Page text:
- Shakespeare’s Wife by Germaine Greer
Bloomsbury, 406 pp, £20.00, September 2007, ISBN 978 0 7475 9019 4
We know little for sure about Shakespeare’s wife and what she was like, and even less about their marriage, other than that Ann Hathaway gave birth to three children: Susanna in 1583 and twins, Judith and Hamnet, two years later. The few surviving scraps of evidence raise as many questions as they answer, especially the will in which Shakespeare bequeathed Ann their ‘second best bed’. No record of Ann Hathaway’s baptism has been found. The only reason to believe that she was eight years older than Shakespeare is that a brass plate, set in the stone over her grave, records that Ann ‘departed this life on the sixth day of August 1623 being of the age of 67 years’. If it turns out that the engraver was misinformed about her age or that his hand slipped and changed a 1 into a 7, the racy story of an 18-year-old Shakespeare marrying an older woman will need to be rewritten.
By the late 18th century, scholars despaired of discovering much more about Shakespeare’s personal life. A frustrated Edmond Malone even published a notice calling on those ‘possessed of ancient papers’ to ‘take the trouble to examine them, or permit others to peruse them’, for ‘much information might be procured, illustrative of the history of that extraordinary man.’ In 1794 a teenager called William Ireland acted on the suggestion, excitedly reporting that he had made the acquaintance of a ‘Mr H.’, who invited him to sift through old letters and deeds in his London residence. Rummaging through an ancient trunk, Ireland found a number of 16th-century documents, the most remarkable of which was a letter from Shakespeare to Ann Hathaway:
As thou haste alwaye founde mee toe mye Worde moste trewe soe thou shalt see I have stryctlye kepte mye promyse … I cheryshe thee inne mye hearte forre thou arte as a talle Cedarre stretchynge forthe its branches ande succouruynge smaller Plants fromme nyppynge Winneterre orr the boysterouse Wyndes Farewelle toe Morrowe bye tymes I wille see thee tille thenne Adewe sweete Love
A brief poem appended to the letter, also addressed to ‘Anna Hatherrewaye’, begins:
Is there inne heavenne aught more rare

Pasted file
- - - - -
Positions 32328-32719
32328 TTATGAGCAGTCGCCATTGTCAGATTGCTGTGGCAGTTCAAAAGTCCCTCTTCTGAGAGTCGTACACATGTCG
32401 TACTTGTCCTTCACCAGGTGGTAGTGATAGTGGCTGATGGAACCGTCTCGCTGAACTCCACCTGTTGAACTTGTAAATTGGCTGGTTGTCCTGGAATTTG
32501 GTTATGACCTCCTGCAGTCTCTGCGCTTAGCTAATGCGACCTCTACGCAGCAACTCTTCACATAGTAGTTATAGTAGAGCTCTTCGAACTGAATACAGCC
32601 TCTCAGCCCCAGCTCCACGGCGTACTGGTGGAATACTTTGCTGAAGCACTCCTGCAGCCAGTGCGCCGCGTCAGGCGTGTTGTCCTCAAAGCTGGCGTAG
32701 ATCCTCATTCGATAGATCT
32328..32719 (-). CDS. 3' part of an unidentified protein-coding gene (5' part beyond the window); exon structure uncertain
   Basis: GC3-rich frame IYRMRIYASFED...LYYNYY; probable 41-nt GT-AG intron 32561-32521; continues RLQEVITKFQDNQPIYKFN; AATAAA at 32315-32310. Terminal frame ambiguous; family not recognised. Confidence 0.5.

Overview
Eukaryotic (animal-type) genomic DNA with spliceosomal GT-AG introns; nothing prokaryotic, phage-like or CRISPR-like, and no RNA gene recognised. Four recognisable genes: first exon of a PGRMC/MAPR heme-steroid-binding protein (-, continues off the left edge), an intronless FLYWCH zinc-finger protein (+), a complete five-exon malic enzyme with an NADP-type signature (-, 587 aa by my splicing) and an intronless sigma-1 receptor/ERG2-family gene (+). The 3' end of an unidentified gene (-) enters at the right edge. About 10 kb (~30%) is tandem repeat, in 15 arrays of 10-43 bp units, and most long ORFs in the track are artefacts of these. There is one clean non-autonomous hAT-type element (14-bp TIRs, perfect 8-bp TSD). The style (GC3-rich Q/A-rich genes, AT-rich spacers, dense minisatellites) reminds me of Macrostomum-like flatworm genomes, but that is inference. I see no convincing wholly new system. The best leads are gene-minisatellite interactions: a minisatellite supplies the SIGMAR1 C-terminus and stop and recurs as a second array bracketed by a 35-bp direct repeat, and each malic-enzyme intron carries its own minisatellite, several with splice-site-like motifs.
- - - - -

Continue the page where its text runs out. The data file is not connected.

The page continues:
Thanne thou sweete Nymphe of Avon fayre
Is there onne Earthe a Manne more trewe
Than Willy Shakspeare is toe you
This juvenilia confirmed what many wanted to believe: the author of the Sonnets had been an ardent and ‘trewe’ lover. Shakespeare’s letter and poem, soon published along with other finds by Ireland’s father, met with near universal praise for their ‘delicacy of passion and poetical spirit’.
The most outspoken naysayer was Edmond Malone, who published a devastating critique of Ireland’s discoveries. Malone pointed out, among other things, that women weren’t named ‘Anna’ in Elizabethan England, that 16th-century lovers didn’t call each other ‘dearest’, and that nobody spelled this ridiculously back then. The poem and letter were amateurish fakes. Disgraced, Ireland confessed as much. Malone’s attack put an end to Shakespeare forgeries; after this, anyone who wanted to invent something about Shakespeare would have to write a biography.
As it happens, there is a poem – Sonnet 145 – that many Shakespeare biographers believe was addressed to Ann and written when Will was wooing her. This undistinguished poem is the only one of Shakespeare’s sonnets written in tetrameter and may pun on Ann Hathaway’s name in its closing couplet: ‘I hate, from hate away she threw,/And saved my life saying not you.’ Andrew Gurr was the first to point out that ‘hate away’ would have sounded to Elizabethans like ‘Hathaway’; Stephen Booth added that since the word ‘and’ was regularly pronounced ‘an’, Shakespeare may be hinting in the poem’s final line that ‘Ann saved my life.’
It’s an ingenious reading, though I’m not persuaded. Germaine Greer has no doubts, however, arguing in Shakespeare’s Wife that ‘if one of the 154 sonnets is written by Shakespeare for his wife, why should not others too be addressed to her?’ Convinced that ‘the boy Will courted the woman Ann with poetry – and the existence of Sonnet 145 is part of the case,’ Greer proposes that at least a half-dozen others may have been addressed to Ann as well, including Sonnet 110, which reads to her ‘like an apology to his oldest and truest love’ (‘Alas, ’tis true, I have gone here and there,/And made myself a motley to the view’). Greer even wonders whether Ann deserves credit for seeing Shakespeare’s Sonnets into print in 1609, a ‘possibility that … no scholar has ever considered’ – which will come as a surprise to longtime LRB readers who remember Barbara Everett’s similar argument in these pages.[*]